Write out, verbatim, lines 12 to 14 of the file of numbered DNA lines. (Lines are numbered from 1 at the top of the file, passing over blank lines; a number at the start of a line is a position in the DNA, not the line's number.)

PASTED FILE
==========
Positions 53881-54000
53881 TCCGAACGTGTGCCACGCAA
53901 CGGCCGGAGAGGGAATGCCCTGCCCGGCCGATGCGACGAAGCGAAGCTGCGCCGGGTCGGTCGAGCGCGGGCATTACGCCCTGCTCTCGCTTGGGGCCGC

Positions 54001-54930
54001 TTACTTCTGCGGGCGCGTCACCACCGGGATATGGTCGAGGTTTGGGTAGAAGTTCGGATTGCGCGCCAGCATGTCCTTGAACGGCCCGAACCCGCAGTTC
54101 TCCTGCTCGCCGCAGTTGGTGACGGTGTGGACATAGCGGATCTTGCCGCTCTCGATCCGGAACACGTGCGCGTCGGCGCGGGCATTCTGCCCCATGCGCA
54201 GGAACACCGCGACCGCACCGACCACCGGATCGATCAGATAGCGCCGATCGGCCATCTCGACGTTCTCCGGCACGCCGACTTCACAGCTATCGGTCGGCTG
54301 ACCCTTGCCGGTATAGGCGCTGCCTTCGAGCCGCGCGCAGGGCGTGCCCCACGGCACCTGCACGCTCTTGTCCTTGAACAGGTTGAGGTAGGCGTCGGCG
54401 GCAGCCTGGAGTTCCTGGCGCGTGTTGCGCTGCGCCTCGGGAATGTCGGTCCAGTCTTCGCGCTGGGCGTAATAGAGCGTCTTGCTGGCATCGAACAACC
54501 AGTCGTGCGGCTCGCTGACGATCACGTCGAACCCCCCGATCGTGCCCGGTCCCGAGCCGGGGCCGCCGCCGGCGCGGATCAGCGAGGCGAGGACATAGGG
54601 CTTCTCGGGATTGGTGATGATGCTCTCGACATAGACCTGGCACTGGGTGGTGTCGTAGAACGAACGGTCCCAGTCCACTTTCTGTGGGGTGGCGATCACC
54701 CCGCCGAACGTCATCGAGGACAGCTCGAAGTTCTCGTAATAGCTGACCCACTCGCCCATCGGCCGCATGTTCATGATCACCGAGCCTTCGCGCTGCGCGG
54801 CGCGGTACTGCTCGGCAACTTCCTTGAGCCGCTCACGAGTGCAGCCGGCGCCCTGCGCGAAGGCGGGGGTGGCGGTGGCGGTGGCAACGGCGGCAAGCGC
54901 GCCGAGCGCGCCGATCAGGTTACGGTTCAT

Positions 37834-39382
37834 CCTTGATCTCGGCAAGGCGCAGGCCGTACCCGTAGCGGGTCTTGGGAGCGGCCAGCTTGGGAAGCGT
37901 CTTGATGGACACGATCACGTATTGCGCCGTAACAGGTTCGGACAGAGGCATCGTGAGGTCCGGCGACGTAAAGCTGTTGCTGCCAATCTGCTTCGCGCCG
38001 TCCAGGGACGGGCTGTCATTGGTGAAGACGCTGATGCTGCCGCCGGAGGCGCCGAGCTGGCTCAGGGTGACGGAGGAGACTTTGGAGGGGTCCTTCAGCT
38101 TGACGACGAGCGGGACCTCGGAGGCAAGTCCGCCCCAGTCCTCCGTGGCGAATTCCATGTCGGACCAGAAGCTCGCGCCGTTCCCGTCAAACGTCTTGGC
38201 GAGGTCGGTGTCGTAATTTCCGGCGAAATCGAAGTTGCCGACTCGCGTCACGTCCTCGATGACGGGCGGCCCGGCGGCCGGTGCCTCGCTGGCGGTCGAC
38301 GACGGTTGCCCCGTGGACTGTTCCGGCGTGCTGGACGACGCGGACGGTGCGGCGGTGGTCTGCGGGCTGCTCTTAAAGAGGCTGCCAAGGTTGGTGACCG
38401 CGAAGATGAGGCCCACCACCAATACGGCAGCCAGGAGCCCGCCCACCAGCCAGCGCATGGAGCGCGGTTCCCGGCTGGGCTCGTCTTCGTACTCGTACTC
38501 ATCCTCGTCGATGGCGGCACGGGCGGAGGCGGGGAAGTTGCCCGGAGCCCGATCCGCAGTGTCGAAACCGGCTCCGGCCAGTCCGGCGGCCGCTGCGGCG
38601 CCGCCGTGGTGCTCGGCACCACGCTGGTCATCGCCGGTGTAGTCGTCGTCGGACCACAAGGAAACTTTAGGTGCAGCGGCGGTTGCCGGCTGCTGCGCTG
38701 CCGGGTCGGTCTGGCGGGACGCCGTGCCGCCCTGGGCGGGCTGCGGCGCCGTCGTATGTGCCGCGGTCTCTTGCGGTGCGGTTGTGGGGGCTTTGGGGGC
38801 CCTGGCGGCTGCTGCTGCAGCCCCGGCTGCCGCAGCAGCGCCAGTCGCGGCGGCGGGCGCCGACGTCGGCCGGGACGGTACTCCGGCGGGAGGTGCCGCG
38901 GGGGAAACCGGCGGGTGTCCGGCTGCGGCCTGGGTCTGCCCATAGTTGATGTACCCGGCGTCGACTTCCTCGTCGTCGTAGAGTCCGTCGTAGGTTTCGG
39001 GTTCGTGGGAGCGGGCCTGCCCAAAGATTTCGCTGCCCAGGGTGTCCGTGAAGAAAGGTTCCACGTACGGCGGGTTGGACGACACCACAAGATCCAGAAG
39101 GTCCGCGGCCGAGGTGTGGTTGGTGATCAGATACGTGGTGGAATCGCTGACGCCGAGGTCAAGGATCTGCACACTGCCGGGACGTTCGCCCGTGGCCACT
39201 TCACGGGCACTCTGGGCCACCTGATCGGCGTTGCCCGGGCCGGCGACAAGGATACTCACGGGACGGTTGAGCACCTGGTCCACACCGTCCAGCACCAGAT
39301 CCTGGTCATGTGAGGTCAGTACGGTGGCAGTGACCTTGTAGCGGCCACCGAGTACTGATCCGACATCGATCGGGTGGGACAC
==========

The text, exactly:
54701 CCGCCGAACGTCATCGAGGACAGCTCGAAGTTCTCGTAATAGCTGACCCACTCGCCCATCGGCCGCATGTTCATGATCACCGAGCCTTCGCGCTGCGCGG
54801 CGCGGTACTGCTCGGCAACTTCCTTGAGCCGCTCACGAGTGCAGCCGGCGCCCTGCGCGAAGGCGGGGGTGGCGGTGGCGGTGGCAACGGCGGCAAGCGC
54901 GCCGAGCGCGCCGATCAGGTTACGGTTCAT